In a statement released late Friday, the TOC said it will not take up the issue of exchange betting for a year. There has been widespread concern from some parties in the sport, notably trainers, that they could be scrutinized for alleged wrongdoing because of the nature of exchange betting, particularly when a horse is bet to lose.

“The concept of exchange wagering has been a polarizing issue among the stakeholders in California racing,” TOC chairman Mike Pegram said in a statement. “This action will give us additional time to study this betting alternative and consider if it is in the best interests of the industry in our state.”

---------

Further comments from Betfair/TVG and the industry can be found in this followup article.

Betfair TVG officials miffed at TOC stance on exchange betting

---------
I spoke to a senior Betfair UK exec at Sandown races on Thursday night and this matter came up. Either he was putting on a brave face or they still haven't grasped just how monumental a task it will be to overcome these horsemen's groups in the US. And with Stephen Burn leading the way in California for Betfair/TVG, it just isn't going to happen... Watch what happens to the share price when UK markets open again, it might not be pretty.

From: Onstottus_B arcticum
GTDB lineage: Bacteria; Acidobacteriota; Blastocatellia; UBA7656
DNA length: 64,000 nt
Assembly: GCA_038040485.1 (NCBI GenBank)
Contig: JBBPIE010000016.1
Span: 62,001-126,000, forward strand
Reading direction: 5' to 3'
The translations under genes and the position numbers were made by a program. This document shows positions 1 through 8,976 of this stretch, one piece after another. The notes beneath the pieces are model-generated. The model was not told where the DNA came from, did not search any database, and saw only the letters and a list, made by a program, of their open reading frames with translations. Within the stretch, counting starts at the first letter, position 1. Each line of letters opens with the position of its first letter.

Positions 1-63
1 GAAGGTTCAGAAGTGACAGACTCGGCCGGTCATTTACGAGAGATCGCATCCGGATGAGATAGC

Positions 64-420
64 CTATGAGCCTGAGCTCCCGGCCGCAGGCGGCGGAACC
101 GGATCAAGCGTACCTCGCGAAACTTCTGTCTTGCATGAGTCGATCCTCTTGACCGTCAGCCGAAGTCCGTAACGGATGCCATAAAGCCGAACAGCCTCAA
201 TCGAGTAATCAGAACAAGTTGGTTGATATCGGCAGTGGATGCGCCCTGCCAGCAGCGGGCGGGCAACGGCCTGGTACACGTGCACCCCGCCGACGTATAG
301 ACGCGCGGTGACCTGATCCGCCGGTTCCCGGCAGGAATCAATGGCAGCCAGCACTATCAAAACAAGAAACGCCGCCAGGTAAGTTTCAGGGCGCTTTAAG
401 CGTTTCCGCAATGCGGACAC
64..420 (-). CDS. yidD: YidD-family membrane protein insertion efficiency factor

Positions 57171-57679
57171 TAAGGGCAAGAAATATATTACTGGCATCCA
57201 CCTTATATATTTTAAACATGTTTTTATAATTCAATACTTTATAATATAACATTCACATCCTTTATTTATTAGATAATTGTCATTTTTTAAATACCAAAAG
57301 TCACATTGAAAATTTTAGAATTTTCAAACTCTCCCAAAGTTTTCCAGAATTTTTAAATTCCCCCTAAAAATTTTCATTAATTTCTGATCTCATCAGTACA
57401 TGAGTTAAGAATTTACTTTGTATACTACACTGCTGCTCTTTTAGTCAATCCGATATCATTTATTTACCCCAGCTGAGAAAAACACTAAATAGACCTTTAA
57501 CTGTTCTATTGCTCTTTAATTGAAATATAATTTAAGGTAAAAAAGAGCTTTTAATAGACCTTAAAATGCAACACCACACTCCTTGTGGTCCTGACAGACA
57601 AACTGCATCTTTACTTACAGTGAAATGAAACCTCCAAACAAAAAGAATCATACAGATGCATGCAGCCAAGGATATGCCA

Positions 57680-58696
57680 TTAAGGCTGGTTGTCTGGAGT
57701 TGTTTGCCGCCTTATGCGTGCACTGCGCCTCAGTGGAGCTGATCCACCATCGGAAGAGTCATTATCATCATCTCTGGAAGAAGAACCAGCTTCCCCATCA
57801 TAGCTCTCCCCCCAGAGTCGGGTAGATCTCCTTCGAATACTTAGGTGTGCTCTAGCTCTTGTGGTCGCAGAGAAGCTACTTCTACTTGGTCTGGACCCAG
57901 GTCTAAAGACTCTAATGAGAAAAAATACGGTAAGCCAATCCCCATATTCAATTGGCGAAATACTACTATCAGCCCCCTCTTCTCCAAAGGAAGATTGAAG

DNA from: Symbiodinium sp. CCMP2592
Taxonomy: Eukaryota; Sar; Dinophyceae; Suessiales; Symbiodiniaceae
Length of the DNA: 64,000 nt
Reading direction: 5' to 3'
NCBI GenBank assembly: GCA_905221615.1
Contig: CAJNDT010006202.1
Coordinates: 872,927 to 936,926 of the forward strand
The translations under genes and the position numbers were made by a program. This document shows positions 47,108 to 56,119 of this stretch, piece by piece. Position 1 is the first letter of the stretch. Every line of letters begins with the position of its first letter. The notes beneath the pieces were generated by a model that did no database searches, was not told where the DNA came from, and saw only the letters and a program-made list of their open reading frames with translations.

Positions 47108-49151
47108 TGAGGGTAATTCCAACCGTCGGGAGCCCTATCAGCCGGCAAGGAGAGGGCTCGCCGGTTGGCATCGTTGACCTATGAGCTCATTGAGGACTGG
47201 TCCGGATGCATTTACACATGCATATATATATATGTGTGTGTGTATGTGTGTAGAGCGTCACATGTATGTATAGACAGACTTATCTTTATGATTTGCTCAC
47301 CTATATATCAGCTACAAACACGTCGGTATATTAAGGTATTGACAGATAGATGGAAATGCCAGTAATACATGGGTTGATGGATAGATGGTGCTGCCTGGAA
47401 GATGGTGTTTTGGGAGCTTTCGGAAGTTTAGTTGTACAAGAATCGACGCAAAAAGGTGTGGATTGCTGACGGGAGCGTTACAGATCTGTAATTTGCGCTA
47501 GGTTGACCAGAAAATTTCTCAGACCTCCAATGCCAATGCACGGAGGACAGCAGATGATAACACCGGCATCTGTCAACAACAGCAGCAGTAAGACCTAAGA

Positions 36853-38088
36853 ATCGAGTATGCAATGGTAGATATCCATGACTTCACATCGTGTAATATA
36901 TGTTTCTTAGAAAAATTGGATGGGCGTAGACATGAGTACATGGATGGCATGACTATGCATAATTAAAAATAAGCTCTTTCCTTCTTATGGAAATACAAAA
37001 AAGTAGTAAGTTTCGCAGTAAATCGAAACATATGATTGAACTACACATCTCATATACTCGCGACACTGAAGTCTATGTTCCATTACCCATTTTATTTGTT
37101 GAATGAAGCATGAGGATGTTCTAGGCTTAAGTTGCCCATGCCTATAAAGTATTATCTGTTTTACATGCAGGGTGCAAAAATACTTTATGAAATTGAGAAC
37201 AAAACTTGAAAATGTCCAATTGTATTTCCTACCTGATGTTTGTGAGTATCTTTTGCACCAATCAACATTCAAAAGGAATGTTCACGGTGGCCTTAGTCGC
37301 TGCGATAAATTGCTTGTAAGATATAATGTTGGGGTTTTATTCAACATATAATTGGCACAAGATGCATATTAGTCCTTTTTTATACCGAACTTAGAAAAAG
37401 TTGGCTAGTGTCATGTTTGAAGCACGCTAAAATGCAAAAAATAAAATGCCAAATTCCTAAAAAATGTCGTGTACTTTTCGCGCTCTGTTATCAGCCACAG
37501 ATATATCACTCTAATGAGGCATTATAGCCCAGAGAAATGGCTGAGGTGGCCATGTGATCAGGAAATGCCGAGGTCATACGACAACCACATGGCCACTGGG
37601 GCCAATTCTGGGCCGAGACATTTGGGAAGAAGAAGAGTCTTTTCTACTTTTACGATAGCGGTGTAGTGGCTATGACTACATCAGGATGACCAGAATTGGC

Comments

Popular posts from this blog

lay the field - my favourite racing strategy

Dabbling with laying the field in-running at various prices today, not just one price, but several in the same race. Got several matched in the previous race at Brighton, then this race came along at Nottingham. Such a long straight at Nottingham makes punters often over-react and think the finish line is closer than it actually is. As you can see by the number of bets matched, there was plenty of volatility in this in-play market. It's rare you'll get a complete wipe-out with one horse getting matched at all levels, but it can happen, so don't give yourself too much risk...

Racing has a Ponzi scheme - and the fallout will be enormous